3. 3. Journal of Biology, Agriculture and Healthcare www.iiste.orgISSN 2224-3208 (Paper) ISSN 2225-093X (Online)Vol 2, No.9, 20122.4 Antibacterial activity The agar-well diffusion method was used. 6 wells were made at equidistant positions intopreviously seeded Mueller Hinton agar plates containing108cfu/ml (0.5 McFarland’s standard)of each of the test organism, 0.2ml of the different concentrations of each extracts wereintroduced into the different holes and allowed to diffuse into the medium for 1 hour at roomtemperature. The control was set up in a similar manner with ethanol and sterile distilled water.The plates were incubated at 370C for 24hrs. All tests were performed in duplicates andantimicrobial activity was expressed as the mean diameter of the clear zone (mm) produced bythe plant extract..2.5 Effect of antibacterial drugs on test organismsThe antibiotics used were Erythromycin, Ampicillin, Ciprofloxacin and Gentamycin. Sterileswabs were dipped into the standardized bacterial suspensions and then streaked over thesurface of the Mueller Hinton plate and allowed to dry for 5mins before the antibiotics wereaseptically placed over them and incubated for 24 hours at 370C2.6 Antimicrobial activity of the combination of extracts and antibiotic discs. This was carried out using the agar overlay method (Nweze and Onyishi , 2009). Two ml of theleast concentration of the extracts was mixed with Mueller Hinton agar and allowed to geltogether in the Petri dishes. The Petri dishes containing the media were seeded differently withthe different test organisms. The excess broth was pipette off and the cultures were allowed todry for 30 minutes after which commercially prepared antibiotic discs: gentamycin ,ciprofloxacin ampicillin and erythromycin were placed on top of the culture plates andincubated for 24 hours at 37°C. The resulting zones of inhibition were measured and thedifferences in the reaction of the combination compared to the antibiotics alone were designatedas synergism, indifference or antagonism.3. Results and Discussion3.1Phytochemical ScreeningThe preliminary screening of phytochemical constituents of the fruits of Xylopia aethiopicashowed the presence of cardiac glycoside, flavonoids, phlobatannins, tannins, phenol,anthraquinones, saponin and steroids but absence of terpenoids and alkaloids (Table1).Preliminary studies have shown that X. aethiopica fruits contain pharmaceutical constituentssuch as tannins. Phlobatannins, flavonoids and steroids. These bioactive components which areknown to be bactericidal, pesticidal or fungicidal in nature (El astal et al., 2005). It has also beenreported that these compounds are mostly secondary metabolites which are capable of producingdefinite physiological actions on body (Joshi et al., 2009) and are the most important bioactiveconstituents of natural products (Edeoga et al., 2005). Tannins in plants are known to beastringents, which help in wound healing and are anti-parasitic, they are used for treatingintestinal disorders such as diarrhea and dysentery (Dharmananda, 2003) and are known to showcurative activity against several pathogens (Usman and Osuji, 2007).The presence of thesemetabolites suggests great potential of Xylopia aethiopica as a source of useful phytomedicine. 3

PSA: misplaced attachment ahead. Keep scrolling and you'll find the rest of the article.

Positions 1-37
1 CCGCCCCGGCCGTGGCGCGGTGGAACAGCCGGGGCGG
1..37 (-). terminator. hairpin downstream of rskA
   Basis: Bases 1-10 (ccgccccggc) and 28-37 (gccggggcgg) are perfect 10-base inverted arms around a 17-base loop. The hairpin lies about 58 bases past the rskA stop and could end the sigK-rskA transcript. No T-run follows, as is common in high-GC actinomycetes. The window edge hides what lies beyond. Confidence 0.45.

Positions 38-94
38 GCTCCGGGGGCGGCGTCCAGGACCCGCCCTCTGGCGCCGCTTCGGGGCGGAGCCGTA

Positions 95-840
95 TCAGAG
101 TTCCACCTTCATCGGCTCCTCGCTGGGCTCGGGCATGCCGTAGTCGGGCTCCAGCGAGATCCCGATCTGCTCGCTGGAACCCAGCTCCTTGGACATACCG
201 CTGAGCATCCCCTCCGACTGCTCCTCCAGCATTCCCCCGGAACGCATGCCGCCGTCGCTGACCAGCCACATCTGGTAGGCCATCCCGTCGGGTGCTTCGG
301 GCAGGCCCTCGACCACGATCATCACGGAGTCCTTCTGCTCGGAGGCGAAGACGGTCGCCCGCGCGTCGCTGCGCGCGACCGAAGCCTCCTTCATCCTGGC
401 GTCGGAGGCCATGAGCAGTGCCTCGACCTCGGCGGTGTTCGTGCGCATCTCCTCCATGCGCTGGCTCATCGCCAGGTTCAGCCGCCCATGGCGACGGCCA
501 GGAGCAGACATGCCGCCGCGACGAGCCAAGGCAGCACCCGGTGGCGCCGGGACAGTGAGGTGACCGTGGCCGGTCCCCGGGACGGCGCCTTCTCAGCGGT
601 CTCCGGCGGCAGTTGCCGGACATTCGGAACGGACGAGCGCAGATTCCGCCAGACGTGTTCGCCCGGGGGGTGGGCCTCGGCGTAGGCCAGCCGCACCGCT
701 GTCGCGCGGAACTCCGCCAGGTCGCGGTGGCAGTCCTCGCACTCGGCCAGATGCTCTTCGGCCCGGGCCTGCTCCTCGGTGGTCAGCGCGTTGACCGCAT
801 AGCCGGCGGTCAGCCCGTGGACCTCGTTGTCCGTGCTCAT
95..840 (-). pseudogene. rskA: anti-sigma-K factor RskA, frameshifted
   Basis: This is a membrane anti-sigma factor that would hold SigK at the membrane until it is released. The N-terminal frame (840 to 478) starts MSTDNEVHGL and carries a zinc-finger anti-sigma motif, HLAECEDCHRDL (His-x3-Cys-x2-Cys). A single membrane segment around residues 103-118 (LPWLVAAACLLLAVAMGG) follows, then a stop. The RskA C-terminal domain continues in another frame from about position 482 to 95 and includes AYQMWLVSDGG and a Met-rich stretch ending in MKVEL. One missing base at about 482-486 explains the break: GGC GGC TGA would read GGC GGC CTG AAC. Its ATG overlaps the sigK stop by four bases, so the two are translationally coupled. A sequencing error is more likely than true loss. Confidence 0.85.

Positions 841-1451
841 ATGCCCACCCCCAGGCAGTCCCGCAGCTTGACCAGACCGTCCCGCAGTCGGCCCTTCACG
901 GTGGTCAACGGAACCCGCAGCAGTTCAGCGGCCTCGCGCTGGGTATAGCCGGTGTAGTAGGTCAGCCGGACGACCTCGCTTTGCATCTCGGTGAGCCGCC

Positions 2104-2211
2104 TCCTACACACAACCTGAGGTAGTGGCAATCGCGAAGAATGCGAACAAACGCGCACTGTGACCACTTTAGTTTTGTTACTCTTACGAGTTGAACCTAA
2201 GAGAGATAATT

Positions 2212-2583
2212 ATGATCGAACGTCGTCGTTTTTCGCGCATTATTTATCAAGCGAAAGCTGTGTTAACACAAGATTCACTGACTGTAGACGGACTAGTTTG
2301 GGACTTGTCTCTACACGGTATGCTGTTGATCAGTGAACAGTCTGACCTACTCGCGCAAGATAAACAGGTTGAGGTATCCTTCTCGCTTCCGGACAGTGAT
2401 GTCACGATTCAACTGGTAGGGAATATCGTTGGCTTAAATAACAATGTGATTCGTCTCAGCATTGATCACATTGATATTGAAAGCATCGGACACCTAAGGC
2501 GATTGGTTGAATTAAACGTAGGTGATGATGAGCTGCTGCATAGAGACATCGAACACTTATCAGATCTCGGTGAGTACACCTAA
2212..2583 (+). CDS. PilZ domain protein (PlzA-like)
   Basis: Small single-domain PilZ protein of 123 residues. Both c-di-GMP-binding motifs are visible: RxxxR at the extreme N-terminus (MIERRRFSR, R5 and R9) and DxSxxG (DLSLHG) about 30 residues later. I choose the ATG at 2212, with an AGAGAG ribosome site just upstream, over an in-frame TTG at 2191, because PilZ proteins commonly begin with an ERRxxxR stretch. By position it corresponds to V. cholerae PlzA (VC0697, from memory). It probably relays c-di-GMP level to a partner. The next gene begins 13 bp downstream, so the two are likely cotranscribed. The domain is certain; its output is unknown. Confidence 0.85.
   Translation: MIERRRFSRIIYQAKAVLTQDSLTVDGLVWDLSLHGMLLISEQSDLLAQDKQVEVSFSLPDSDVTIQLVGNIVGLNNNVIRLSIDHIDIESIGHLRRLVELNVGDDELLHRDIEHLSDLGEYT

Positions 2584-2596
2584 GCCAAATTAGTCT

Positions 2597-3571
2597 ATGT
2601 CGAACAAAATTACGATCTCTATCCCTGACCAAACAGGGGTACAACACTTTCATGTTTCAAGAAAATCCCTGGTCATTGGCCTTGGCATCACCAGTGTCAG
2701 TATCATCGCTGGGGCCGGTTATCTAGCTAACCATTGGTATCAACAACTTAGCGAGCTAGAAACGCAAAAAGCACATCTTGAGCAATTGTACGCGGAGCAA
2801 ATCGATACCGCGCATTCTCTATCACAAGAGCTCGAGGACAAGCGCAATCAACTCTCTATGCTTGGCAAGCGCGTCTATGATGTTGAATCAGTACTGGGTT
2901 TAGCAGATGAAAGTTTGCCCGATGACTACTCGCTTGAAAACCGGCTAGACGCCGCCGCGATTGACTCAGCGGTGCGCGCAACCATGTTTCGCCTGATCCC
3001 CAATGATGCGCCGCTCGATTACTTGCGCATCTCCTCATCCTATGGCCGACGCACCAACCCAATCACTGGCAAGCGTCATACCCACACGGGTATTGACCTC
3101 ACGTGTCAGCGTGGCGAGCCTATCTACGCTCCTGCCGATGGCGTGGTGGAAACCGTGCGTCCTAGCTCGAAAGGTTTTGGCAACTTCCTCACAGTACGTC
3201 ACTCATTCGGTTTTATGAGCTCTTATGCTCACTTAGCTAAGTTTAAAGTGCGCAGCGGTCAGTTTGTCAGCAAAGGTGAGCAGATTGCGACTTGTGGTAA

4. 4. Journal of Biology, Agriculture and Healthcare www.iiste.orgISSN 2224-3208 (Paper) ISSN 2225-093X (Online)Vol 2, No.9, 20123.2 Antibacterial activityTable 2 shows the antibacterial activity of the extracts of Xylopia aethiopica at differentconcentrations. The ethanol extract of the plant had inhibitory effect on B. subtilis and Shigellaat all concentrations, P. aeruginosa at 50mg/ml -150mg/ml. It only had effect on S. faecalis andS. aureus at 150mg/ml while no activity was observed against E .coli and K. pneumoniae . Thewater extract of the plant had no inhibitory effect on the test organisms except S. aureus. Theresults of the antimicrobial activity ethanol extract of X. aethiopica, shows that the plant extractswas very active against , B. subtilis, and S.dysenteriae at all concentrations used however noobservable activity against E. coli and K. pneumoniae . Some authors had reported lack ofactivity of the plant extracts against E. coli and attributed it to the fact that E. coli, being a Gramnegative bacterium, has an extra outer membrane that may be impermeable to the plant extract(Iwu, 1993; Konning et al., 2004; Nweze and Onyishi, 2009). Ezeifeka et al. (2004) and Asekunand Adeniyi (2004) however reported in vitro activities of ethanol extract of this plant againstE.coli and K. pneumoniae. From the results, it can be deduced that the antimicrobial activity ofthe extracts increased with increasing concentrations of the extracts in all the cases3.3 Effect of antibacterial drugs on test organisms.The antibiotics used showed inhibitory effect on the microbes except P. aureginosa which wasresistant to ampicillin and the highest zones of inhibition ere oberseved with ciprofloxacin withthe expection of S. dysentarie ( Table 3 ).All the conventional antibiotics had inhibitory effectson the test organisms except for P. aeruginosa which was resistant to ampicillin. Nweze andOnyishi ( 2009) also reported the resistance of P. aeruginosa to ampicillin.3.4 Antimicrobial activity of the combination of extracts and antibiotic discs. Table 4 shows the in vitro combined activities of the plant extracts from X. aethiopica and theconventional antibiotics against the test organisms , the combinations produced varying zones ofinhibition. Gentamycin when combined with the aqueous extract had the highest percentage ofsynergism, four out of the test organisms were also sensitive to its combination with the ethanolplant extract Table 5 shows the summary of the results of the combinations of the ethanol plantextract and antibacterial drugs and aqueous plant extract and the antibacterial drugs against allthe isolates, respectively. Synergism was obtained in 39.3% of all the combinations investigated,while antagonism was observed in 57.1%, and indifference in 3.6%.The combinations of theethanol extracts of Xylopia aethiopica and the antibiotics gave varying zones of inhibitions. Theethanol extract in combination with erythromycin had the highest percentage of synergismagainst the test organisms while its combination with the aqueous extract brought about thehighest level of antagonism reactions. Gentamycin when combined with the aqueous extracthad the highest percentage of synergism, four out of the test organisms were also sensitive to itscombination with the ethanol plant extract. Ciprofloxacin which was most active antibacterialdrug against the test organisms was the least active when combined with either of the extract.The summary of the combination test showed that synergism was obtained in 39.3% of all thecombinations investigated, while antagonism was observed in 57.1%, and indifference in 3.6%.This result differs from the findings of Nweze and Onyishi ( 2009) who reported synergisticinteraction was obtained in 68.4% of the combinations investigated, while antagonism wasobserved in 26.3%, and indifference in 5.3%. They suggested that the concurrent administrationof the plant extract from X.aethiopica with any of the conventional may not necessarily elicit 4